39). The ALJ found that Richion was not under a disability as
defined in the Social Security Act. (Id. at 40).
challenges the ALJ's assessment on two grounds. Richion
argues the ALJ failed to adequately consider the opinion of
Dr. Cabaluna, who reported that Richion can only lift up to
30 pounds occasionally. (ECF No. 14 at 6-7). Richion also
asserts the ALJ improperly rejected Dr. Devera's opinion
that Richion's ability to interact with supervisors may
be limited without any explanation. (Id. at 10-12).
The Commissioner argues the ALJ properly interpreted all
relevant medical evidence in reaching his decision. (ECF No.
18 at 3-5).
Dr. Cabaluna's Opinion
alleged disability due to mental illness, short term memory
loss, headaches, issues related to diabetes and foot
pain.” (ECF No. 14 at 3). Dr. Cabaluna met with Richion
on July 13, 2013 to examine her physical status. (ECF No.
13-1 at 407-416). Dr. Cabaluna noted Richion “pulled
her right shoulder [six months ago] and has pain…. She
has not consulted any doctor for it.” (Id. at
407). Dr. Cabaluna opined that Richion could lift 25 pounds
frequently and 30 pounds occasionally, which falls slightly
below a “medium” vocational exertion level.
(Id. at 415). At the hearing before the ALJ,
Richion's attorney asked her what was wrong with her
shoulder, and Richion stated, “I fell with that one
with my hip and my shoulder, I think it's probably
arthritis. They didn't find anything in the x-ray.”
(Id. at 56). Richion did not say anything about how
her shoulder felt or was affecting her. The ALJ's
decision does not mention any limitation on Richion's
ability to lift objects. However, the ALJ notes that
Richion's records contain evidence of “shoulder
pain, ” but “the records do not suggest”
the condition would “do more than minimally limit the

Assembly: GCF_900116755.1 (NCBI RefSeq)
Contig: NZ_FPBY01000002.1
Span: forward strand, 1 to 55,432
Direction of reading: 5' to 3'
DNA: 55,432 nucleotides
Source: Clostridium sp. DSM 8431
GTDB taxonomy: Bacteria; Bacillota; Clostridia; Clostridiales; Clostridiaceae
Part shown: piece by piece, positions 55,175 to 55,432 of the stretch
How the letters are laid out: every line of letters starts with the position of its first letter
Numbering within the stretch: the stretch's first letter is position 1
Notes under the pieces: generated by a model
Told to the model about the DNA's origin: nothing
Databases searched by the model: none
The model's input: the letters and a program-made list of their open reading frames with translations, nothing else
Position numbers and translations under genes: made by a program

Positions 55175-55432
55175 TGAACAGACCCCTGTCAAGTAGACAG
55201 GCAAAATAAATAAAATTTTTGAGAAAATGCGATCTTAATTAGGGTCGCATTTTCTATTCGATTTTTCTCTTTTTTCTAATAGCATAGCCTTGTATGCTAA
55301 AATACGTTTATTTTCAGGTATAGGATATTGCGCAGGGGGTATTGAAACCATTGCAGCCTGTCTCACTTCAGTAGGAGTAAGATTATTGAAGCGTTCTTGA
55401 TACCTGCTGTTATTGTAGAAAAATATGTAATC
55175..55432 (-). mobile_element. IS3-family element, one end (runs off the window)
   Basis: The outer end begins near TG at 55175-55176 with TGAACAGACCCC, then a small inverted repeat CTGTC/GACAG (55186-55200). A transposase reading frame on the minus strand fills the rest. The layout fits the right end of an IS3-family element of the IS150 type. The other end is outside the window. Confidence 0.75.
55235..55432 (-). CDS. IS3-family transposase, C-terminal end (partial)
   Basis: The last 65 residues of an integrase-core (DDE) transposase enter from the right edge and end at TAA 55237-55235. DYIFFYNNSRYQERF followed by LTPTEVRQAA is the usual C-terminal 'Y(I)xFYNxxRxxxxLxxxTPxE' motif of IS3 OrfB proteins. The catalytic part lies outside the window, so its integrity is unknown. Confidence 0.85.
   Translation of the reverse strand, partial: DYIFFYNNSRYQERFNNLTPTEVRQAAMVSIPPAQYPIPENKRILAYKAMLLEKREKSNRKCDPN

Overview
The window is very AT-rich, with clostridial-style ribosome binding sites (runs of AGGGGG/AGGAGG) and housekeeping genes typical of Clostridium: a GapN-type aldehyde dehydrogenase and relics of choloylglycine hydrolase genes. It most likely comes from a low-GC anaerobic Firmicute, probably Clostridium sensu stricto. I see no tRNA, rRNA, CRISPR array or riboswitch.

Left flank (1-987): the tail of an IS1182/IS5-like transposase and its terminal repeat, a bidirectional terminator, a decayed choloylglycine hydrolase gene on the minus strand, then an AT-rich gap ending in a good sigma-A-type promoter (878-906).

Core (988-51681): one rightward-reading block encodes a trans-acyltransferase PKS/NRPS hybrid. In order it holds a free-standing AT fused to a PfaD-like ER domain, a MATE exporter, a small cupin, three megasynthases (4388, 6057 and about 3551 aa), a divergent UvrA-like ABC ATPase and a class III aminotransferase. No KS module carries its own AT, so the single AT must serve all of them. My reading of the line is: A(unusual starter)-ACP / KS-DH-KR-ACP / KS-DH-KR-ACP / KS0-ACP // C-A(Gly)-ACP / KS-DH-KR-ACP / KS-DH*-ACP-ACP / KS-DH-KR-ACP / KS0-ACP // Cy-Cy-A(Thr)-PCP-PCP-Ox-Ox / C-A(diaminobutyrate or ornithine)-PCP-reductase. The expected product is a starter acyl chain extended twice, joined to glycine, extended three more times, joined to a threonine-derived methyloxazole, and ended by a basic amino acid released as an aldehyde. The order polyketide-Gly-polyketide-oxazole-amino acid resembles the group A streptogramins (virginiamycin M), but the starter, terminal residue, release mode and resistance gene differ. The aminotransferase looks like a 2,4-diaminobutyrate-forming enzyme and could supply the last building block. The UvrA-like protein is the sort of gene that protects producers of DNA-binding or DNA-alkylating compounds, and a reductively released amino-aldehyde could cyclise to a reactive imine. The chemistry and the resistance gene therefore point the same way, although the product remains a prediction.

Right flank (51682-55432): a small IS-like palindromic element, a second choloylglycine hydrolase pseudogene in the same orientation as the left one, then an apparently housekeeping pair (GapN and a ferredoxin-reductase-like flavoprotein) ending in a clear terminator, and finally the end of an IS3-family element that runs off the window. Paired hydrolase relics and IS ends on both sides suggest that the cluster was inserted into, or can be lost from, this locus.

claimant's ability to perform basic work
activities.” (Id. at 32).
interpreting the evidence and developing the record, the ALJ
does not need to “discuss every piece of
evidence.” Howard ex rel. Wolff v. Barnhart,
341 F.3d 1006, 1012 (9th Cir. 2003) (quoting Black v.
Apfel, 143 F.3d 383, 386 (8th Cir. 1998). “Rather,
[the ALJ] must explain why “significant probative
evidence has been rejected.” Vincent on Behalf of
Vincent v. Heckler, 739 F.2d 1393, 1395 (9th Cir. 1984)
(quoting Cotter v. Harris, 642 F.2d 700, 706 (3d
Cabaluna's specific finding regarding Richion's
ability to lift objects was not significant or probative.
Richion never asserted to the ALJ that she suffered a
disability due to an inability to lift heavy objects.
Richion's claim for benefits relied on “mental
illness, short term memory loss, headaches, issues related to
diabetes and foot pain.” (ECF No. 14 at 3). At the
hearing before the ALJ, while Richion mentioned she fell and
it somehow impacted her shoulder, Richion never testified
that her ability to lift objects was limited. Richion's
motion to remand is the first instance where Richion has
argued that her limitation in lifting renders her disabled.
(Id. at 7). In addition, even if this limitation
were probative, the ALJ did evaluate Richion's record of
shoulder pain, the condition most likely associated with her
inability to lift objects, and concluded Richion's
medical records showed it would do no more than minimally
affect Richion's ability to work.
Richion's ability to lift was not probative, the ALJ was
not required to discuss this specific finding by Dr.
Cabaluna. Therefore, Richion's ...